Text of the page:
Creating basket strips[edit]

Black ash splint basket by Kelly Church (Odawa-Ojibwe)

Black ash is unique among all trees in North America in that it does not have fibers connecting the growth rings to each other[citation needed]. This is a useful property for basket makers. By pounding on the wood with a mallet, the weaker spring wood layer is crushed, allowing the tougher and darker summer wood layer to be peeled off in long strips. The long strips are trimmed, cleaned, and used in basket weaving. Indigenous peoples of the Northeastern Woodlands also make bark baskets from black ash, traditionally used for berry-gathering.

Usefulness to wildlife[edit]

North American native ash tree species are used by North American frogs as a critical food source, as the leaves that fall from the trees are particularly suitable for tadpoles to feed upon in ponds (both temporary and permanent), large puddles, and other water sources.[8] Species such as red maple, which are taking the place of ash, due to the ash borer, are much less suitable for the frogs as a food source—resulting in poor frog survival rates and small frog sizes.[8] It is the lack of tannins in the American ash variety that makes them good for the frogs as a food source and also not resistant to the ash borer. Varieties of ash from outside North America typically have much higher tannin levels and resist the borer. Maples and various non-native invasive trees, trees that are taking the place of American ash species in the North American ecosystem, typically have much higher leaf tannin levels.[8] Ash species native to North America also provide important habit and food for various other creatures that are native to North America, such as a long-horned beetle, avian species, and mammalian species.[9] Black ash is a food plant for the larvae of several species of Lepidoptera; see List of Lepidoptera that feed on ashes.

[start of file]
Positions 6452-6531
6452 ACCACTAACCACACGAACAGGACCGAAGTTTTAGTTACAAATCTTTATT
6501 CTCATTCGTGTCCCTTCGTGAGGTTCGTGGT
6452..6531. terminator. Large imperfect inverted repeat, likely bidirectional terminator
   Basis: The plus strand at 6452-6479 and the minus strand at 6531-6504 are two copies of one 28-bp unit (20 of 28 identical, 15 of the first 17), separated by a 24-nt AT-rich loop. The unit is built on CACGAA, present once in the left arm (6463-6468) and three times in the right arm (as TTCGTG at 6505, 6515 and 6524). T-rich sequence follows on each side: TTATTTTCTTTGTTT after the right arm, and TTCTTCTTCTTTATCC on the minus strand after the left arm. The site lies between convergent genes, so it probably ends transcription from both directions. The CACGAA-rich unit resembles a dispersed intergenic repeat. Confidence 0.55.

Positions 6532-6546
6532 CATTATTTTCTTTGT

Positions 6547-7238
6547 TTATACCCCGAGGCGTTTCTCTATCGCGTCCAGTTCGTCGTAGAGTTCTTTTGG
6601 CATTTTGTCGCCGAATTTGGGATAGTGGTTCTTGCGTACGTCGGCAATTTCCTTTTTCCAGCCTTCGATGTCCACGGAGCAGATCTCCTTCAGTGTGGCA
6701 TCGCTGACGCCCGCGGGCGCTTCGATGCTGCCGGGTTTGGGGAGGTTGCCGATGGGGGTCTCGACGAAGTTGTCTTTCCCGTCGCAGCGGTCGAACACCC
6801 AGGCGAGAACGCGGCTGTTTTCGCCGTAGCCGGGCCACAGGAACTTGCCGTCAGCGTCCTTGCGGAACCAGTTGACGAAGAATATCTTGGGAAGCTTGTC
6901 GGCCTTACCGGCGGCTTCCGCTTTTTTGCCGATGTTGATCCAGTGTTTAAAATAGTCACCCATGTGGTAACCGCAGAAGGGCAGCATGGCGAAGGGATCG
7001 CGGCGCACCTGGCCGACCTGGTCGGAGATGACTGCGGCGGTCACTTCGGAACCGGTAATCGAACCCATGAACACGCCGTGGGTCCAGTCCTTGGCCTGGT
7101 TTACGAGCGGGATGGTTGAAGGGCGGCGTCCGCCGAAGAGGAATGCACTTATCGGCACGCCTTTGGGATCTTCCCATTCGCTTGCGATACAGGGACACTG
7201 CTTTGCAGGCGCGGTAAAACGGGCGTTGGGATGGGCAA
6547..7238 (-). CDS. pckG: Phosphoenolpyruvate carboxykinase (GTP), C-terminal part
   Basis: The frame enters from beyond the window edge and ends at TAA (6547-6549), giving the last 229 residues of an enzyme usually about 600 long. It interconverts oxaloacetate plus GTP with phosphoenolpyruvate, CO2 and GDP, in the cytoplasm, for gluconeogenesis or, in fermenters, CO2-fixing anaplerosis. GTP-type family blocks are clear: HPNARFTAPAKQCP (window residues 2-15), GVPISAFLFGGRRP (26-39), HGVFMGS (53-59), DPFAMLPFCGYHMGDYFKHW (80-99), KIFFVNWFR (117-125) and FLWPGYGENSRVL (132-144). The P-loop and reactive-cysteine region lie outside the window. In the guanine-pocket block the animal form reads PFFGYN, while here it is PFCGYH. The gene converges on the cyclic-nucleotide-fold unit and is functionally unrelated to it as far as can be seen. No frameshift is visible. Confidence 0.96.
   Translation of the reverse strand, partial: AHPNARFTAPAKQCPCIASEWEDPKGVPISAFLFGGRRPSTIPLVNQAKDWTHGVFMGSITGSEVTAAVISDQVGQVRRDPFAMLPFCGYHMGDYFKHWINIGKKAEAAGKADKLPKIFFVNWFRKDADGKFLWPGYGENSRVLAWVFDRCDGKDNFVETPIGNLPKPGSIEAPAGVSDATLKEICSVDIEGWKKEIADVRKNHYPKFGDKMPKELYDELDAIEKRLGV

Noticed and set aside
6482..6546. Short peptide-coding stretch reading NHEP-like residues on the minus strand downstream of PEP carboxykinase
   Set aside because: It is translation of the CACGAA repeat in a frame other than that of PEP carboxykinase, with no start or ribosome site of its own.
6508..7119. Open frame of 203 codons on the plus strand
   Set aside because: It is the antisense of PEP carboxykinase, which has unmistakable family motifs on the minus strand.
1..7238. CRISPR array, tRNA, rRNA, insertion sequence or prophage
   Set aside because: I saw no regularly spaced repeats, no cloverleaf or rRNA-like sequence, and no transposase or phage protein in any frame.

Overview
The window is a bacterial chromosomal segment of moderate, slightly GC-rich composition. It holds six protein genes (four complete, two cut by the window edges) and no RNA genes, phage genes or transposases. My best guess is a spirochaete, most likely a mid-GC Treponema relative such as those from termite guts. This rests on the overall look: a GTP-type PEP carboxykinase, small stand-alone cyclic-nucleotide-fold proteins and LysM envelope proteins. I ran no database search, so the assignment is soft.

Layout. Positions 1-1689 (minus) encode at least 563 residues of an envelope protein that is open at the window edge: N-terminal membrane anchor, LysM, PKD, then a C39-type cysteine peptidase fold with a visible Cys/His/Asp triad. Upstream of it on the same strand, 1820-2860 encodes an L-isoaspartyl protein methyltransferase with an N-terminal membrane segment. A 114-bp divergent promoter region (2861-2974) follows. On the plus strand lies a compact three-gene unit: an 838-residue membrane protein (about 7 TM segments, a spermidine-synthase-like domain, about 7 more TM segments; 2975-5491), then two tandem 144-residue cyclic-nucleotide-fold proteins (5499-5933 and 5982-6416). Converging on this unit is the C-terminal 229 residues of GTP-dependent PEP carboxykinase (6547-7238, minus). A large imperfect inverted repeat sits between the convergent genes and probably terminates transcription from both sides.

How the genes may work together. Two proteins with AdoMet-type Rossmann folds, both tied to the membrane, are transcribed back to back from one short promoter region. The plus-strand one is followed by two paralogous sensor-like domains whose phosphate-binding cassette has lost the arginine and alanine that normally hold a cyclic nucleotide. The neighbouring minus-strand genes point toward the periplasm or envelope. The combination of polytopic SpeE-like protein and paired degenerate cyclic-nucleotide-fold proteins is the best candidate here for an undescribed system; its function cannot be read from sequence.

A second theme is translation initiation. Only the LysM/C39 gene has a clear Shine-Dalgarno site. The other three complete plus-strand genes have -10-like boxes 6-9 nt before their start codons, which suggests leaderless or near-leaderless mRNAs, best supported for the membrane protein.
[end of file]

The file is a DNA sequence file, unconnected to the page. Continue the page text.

References[edit]

  1. ^ "Fraxinus nigra". IUCN Red List of Threatened Species. Version 2017.2. International Union for Conservation of Nature. 2016. Retrieved 14 September 2017.
  2. ^ "Fraxinus nigra". Germplasm Resources Information Network (GRIN). Agricultural Research Service (ARS), United States Department of Agriculture (USDA).
  3. ^ New Brunswick tree and shrub: Fraxinus nigra
  4. ^ Virtual Herbarium of the Chicago Region: Fraxinus nigra
  5. ^ a b Wright, Jonathan W.; Rauscher, H. Michael (1990). "Fraxinus nigra". In Burns, Russell M.; Honkala, Barbara H. Hardwoods. Silvics of North America. Washington, D.C.: United States Forest Service (USFS), United States Department of Agriculture (USDA). 2 – via Southern Research Station (www.srs.fs.fed.us).
  6. ^ "After the Trees Disappear". New York Times. 30 June 2014.
  7. ^ Guitar Wood FAQ – Wood Types & Tones
  8. ^ a b c Stephens, Jeffrey; Bervan, Keith; Tiegs, Scott (3 May 2013). "Anthropogenic changes to leaf litter input affect the fitness of a larval amphibian". Freshwater Biology. 58 (8): 1631–1646. doi:10.1111/fwb.12155.
  9. ^ "Black Ash". Illinois Wildflowers. Dr. John Hilty. Retrieved 27 August 2018.